Aug. 17-19: Students present stories that shaped their lives


By Gail Siegel, WSU Performing Arts

PULLMAN, Wash. – High school students from central Washington will present “Las Memorias,” a free evening of original theater based on their life experiences, at 7:30 p.m. Aug. 17, 18 and 19 in Daggy Hall’s Jones Theatre at Washington State University.

Each spring teens from central Washington school districts are invited to participate in Performance as Education (, a unique summer leadership program at WSU that combines writing, performance and theater to enrich students’ educational experience.

The program focuses on building skills that help students prepare for college, including writing, public speaking, working in teams and setting priorities.

The students’ work culminates in “Las Memorias,” a professionally produced play based on their lives. Though the title does not change, each year’s performance is different, featuring new students with new stories to tell.

Summer-long process

The 2016 cohort attended a preliminary workshop on campus in late June led by WSU theatre faculty Mary Trotter and Benjamin Gonzales.

“The main goal of the workshop is to start building our ensemble and to lay the groundwork for the theater skills that will be needed in August,” said Trotter.

Students worked through drama and team-building exercises, assigned writing tasks and guided discussions designed to help them think critically about leadership and personal narratives.

“We focus largely on what it means to be a leader as well as the importance of sharing our stories,” said Trotter. “We use this time to help the students pinpoint who they are and what they want to say to an audience.”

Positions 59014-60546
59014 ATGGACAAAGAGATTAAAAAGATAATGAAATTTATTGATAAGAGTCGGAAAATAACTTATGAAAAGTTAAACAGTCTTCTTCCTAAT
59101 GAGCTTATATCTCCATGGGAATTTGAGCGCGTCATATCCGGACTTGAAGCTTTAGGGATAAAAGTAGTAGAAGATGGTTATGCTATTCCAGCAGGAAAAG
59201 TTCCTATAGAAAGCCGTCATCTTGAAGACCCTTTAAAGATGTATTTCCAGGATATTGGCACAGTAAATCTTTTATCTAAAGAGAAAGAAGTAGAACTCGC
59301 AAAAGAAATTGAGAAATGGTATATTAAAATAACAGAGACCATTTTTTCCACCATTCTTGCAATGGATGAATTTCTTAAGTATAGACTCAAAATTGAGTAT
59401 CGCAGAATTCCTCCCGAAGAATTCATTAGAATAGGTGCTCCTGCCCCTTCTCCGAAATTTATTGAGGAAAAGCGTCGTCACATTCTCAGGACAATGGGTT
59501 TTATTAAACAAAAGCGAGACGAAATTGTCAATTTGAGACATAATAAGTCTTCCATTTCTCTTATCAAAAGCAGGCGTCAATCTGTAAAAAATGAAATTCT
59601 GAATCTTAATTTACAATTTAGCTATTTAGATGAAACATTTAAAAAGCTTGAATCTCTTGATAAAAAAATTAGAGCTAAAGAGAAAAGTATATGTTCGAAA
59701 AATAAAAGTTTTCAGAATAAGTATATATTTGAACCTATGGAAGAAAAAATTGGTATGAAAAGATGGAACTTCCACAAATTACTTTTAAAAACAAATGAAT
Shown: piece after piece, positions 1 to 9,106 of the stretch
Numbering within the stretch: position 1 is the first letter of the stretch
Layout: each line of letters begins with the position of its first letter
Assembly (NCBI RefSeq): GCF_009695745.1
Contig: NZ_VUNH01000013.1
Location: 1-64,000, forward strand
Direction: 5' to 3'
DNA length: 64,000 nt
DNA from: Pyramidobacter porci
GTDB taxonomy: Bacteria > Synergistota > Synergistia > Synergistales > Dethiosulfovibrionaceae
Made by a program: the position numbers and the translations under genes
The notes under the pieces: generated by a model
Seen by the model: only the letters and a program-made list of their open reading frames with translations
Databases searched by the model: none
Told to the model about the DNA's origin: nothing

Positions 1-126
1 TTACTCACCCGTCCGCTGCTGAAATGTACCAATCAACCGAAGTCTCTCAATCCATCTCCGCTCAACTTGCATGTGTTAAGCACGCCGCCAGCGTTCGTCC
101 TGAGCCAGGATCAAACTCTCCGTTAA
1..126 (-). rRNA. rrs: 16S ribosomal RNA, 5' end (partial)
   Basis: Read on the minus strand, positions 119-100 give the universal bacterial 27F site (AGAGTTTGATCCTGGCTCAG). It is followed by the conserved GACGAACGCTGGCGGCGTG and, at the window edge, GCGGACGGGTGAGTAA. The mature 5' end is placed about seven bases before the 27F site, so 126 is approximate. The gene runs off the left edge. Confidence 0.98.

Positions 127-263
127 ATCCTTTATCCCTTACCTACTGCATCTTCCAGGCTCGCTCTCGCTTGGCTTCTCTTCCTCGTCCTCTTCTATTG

The students return to WSU Aug. 8 to begin daily rehearsals leading up to the public performances. They work with a script crafted by Gonzales based on the students’ personal essays and with Trotter as director.

“This year’s students are highly motivated and excited to be a part of the program,” said Trotter. “They are looking forward to pushing themselves outside of their comfort zone. … I am confident that we’re going to have a great show!”

Higher ed becomes a reachable dream

The students’ August residency at WSU also provides opportunities to meet with various university groups and learn about the admissions process.

In addition, WSU’s Critical Literacies Achievement and Success Program (CLASP), which assists first-generation, multicultural, low-income and other underrepresented college students in navigating their higher education experiences, partners with Performance as Education to help the high school students works on essays and build confidence in writing.

For many “Las Memorias” performers, the Performance as Education program gives them their first taste of life on a college campus, from attending the all-campus picnic that kicks off WSU’s academic year to learning from university faculty and working individually and with their peers to achieve goals.

“The most valuable thing I have seen is that, by the time the students leave here in August, they see college as a reachable dream,” said Trotter, who is in her fourth year with the program.

“Las Memorias 2016” is presented by the WSU College of Arts and Sciences ( in collaboration with WSU Performing Arts ( and is made possible by the sponsorship of Bob and Karen Felton. The Performance as Education program was established in 2008 by John Fraire, then WSU vice president for student affairs.

Parking for all three performances will be available without permits or fees in the Green 2 lot directly across the street from Daggy Hall.


Gail Siegel, WSU Performing Arts, 509-335-8522,
Mary Trotter, WSU Performing Arts and College of Arts & Sciences, 509-335-7447,



Next Story

Recent News

Announcing the search for a new provost

As WSU continues to evolve, the dual role of provost and Pullman campus chancellor is being divided into two separate positions.

The past is not that long ago

Washington State Magazine explores the complicated ties that continue to reverberate between the Pacific Northwest’s indigenous tribes and the first Jesuit priest to the region.

Aging societies more vulnerable to collapse

Societies and political structures, like the humans they serve, appear to become more fragile as they age, according to an analysis of hundreds of pre-modern societies.